Language and terminology

The following are explanations and definitions intended as useful references for this resource and for your work with trans and gender-diverse clients. As language is constantly evolving and seldom universally agreed upon, it is key to mirror back language people use to express their lived experience and understanding of self. In line with the most recent version of WPATH’s Standards of Care, we aim to recognize and support the full spectrum of gender identity and gender expression.

Glossary of terms

Sex (biological)
A label we are given at birth to describe our physical bodies and reproductive capacity. Characteristics of the body used to determine biological sex may include genitals, gonads, hormones, chromosomes, and secondary sex characteristics.
Gender identity
A person’s internal self-awareness of being a certain gender
Gender role/expression
The social expression of gender. Often described as being on a spectrum between masculine to feminine. Often related to, but sometimes distinct from, gender identity. For example, some trans or cis women may identify butch or have a masculine presentation, and some cis or trans men may be feminine or identity as femme.
Having a non-trans gender identity. You may also sometimes see “cissexual” or “cisgender”. Thus, nontrans men are “cis men” and non-trans women are “cis women”. It is preferable (and more accurate) to use “cis” than to use terms such as “bio”, “genetic” or “real”. It is also preferable to use “cis” rather than only using “woman” or “man” to describe non-trans persons. If cis is not used as a descriptor for non-trans persons, then such persons may be presumed to be the more “normal” or “valid” instantiation of that particular gender, thus contributing to cissexism.
Trans refers to a state of incongruence of one’s gender identity with the gender assigned at birth. It is an umbrella term for people who are not cis, includes persons who are (or identify as) non-binary as well as trans men and trans women.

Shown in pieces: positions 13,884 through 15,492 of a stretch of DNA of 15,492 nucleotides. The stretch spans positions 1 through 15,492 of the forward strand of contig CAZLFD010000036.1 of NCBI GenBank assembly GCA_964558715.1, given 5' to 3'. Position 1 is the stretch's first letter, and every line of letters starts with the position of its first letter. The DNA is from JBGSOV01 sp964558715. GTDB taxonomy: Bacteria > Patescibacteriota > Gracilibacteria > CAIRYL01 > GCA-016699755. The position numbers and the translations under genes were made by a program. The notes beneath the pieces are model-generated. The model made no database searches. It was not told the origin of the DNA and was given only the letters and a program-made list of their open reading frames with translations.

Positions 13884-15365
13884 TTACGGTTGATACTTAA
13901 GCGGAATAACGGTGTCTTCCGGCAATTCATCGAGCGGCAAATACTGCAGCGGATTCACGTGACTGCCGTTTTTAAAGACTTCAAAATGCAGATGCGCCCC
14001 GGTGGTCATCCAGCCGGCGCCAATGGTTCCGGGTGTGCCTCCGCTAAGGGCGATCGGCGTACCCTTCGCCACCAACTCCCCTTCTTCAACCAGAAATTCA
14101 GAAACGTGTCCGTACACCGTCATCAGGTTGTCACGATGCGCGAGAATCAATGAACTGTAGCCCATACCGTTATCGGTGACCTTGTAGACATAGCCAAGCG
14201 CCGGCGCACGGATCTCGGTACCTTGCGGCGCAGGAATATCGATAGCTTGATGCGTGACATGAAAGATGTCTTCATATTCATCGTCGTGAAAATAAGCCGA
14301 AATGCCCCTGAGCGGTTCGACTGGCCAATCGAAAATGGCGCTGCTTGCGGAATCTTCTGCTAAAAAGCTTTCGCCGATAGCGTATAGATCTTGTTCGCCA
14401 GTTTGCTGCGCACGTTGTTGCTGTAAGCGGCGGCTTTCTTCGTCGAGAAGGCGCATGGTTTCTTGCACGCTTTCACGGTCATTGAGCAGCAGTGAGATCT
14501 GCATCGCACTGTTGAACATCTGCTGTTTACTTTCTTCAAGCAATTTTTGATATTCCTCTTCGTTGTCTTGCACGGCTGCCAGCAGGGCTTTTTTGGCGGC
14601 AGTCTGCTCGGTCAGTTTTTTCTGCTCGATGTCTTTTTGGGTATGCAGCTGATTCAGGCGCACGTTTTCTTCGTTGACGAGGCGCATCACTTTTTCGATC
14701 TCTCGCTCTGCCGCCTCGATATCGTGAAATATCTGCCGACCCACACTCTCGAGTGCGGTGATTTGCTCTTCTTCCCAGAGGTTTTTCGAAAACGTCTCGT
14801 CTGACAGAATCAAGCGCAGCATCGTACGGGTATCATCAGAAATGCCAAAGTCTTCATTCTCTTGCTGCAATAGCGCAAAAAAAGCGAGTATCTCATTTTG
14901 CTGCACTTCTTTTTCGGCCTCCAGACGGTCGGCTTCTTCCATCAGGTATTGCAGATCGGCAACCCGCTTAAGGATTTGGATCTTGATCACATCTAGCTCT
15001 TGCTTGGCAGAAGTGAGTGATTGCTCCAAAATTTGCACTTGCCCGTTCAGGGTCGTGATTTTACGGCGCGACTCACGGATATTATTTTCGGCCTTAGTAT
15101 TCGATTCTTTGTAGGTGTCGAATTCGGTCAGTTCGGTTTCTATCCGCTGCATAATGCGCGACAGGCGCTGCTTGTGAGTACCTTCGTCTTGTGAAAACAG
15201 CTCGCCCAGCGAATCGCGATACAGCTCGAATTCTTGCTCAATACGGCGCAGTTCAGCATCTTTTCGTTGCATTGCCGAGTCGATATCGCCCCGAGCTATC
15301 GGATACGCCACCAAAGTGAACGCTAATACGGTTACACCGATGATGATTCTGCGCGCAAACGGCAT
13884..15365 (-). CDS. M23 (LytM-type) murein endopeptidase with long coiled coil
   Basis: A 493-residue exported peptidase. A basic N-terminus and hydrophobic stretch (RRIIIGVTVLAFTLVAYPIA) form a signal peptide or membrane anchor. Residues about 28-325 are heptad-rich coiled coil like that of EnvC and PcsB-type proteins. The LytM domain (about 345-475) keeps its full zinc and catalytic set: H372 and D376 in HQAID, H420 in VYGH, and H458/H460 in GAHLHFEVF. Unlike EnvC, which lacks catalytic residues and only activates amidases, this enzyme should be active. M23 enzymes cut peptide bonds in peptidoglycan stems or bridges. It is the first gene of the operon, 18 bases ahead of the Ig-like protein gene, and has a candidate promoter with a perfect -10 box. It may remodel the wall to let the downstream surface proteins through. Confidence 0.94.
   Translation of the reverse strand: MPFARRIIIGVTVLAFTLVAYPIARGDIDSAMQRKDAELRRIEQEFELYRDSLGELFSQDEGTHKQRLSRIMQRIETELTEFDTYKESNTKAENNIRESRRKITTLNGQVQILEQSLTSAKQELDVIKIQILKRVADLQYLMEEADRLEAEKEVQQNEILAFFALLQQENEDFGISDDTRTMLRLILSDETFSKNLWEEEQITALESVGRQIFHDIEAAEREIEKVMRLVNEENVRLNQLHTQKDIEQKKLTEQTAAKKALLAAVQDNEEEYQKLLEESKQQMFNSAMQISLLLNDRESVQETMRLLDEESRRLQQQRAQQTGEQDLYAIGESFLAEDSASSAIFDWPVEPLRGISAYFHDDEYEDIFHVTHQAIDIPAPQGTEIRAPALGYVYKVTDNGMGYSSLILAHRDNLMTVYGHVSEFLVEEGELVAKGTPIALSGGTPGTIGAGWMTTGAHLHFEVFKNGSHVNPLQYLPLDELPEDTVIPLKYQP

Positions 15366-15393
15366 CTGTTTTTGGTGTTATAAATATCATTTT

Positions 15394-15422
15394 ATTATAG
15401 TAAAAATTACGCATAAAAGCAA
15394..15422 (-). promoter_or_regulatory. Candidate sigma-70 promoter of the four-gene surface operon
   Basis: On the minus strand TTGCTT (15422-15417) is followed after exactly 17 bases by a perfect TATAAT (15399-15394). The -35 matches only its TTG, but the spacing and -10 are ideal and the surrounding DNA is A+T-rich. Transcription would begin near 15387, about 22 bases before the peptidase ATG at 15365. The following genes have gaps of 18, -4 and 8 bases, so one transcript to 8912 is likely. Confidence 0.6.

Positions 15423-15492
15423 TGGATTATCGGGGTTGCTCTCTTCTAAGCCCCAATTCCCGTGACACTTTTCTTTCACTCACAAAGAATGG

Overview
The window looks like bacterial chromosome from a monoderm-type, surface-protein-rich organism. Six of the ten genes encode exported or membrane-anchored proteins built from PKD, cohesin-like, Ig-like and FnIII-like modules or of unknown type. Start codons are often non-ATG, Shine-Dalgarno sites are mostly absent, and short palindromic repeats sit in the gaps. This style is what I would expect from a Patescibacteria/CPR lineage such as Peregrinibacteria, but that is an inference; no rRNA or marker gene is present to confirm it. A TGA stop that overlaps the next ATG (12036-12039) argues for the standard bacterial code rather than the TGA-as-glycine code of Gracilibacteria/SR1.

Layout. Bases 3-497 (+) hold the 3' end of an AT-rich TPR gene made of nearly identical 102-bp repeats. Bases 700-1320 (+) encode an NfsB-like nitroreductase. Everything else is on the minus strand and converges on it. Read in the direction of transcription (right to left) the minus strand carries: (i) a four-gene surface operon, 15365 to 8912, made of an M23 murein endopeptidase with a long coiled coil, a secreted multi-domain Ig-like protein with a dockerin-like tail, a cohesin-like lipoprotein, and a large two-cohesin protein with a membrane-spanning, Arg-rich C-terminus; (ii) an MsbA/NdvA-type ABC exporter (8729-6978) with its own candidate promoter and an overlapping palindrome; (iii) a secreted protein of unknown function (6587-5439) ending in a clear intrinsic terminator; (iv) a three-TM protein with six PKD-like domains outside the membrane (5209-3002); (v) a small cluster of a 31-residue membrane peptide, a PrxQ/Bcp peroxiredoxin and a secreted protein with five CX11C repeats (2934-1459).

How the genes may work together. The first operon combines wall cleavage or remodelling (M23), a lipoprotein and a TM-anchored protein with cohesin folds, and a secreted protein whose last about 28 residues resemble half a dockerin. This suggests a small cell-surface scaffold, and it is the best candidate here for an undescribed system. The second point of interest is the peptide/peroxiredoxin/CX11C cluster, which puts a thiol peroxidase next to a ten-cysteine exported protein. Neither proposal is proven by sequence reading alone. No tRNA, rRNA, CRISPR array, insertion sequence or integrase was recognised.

Umbrella term for anyone who does not identify with static, binary gender identities. Includes persons who may identify as having an intermediary gender (e.g. genderqueer), as being multiple genders (e.g. bigender, polygender, etc.), as having a shifting gender (gender fluid), or as not having a gender altogether (agender).
There are many definitions and understandings that are nation-specific (Ex. Navajo, Cree, Dene, Anishinabe) and each individual person will have their own way of expressing their Two-Spirit-ness. Also, not all Indigenous people identify as Two-Spirit and have other ways and words to express their gender and sexual identity. The term Two-Spirit refers to another gender role believed to be common among most, if not all, first peoples of Turtle Island (North America), one that had a proper and accepted place within indigenous societies. This acceptance was rooted in the spiritual teachings that say all life is sacred and that the Creator must have a reason for making someone different. This gender role was not based in sexual activities or practices, but rather the sacredness that comes from being different. This definition is not meant to replace cultural and traditional teachings, which speak to this role. It is intended to find common ground and to help educate in a contemporary context. (Source: Native Youth Sexual Health Network and Two-Spirit Society of Denver)

Gender diversity

It is important to understand that concepts of gender identity and expression have moved beyond the gender binary paradigm. Binary conceptions of gender (ie., male/female) do not reflect the experiences of many people; for example, genderqueer (aka. gender non-binary) individuals tend to negotiate the world with a much more fluid concept of gender. Thus, they locate themselves on a diverse continuum of gender identification/presentation.

Gender nonconformity
Refers to the extent to which a person’s gender identity, role, or expression differs from the cultural norms prescribed for people of a particular sex.
Gender dysphoria
Refers to discomfort or distress that is caused by a discrepancy between a person’s gender identity and that person’s sex assigned at birth (and the associated gender role and/or primary and secondary sex characteristics).

Urgency for trans care

Trans clients health care needs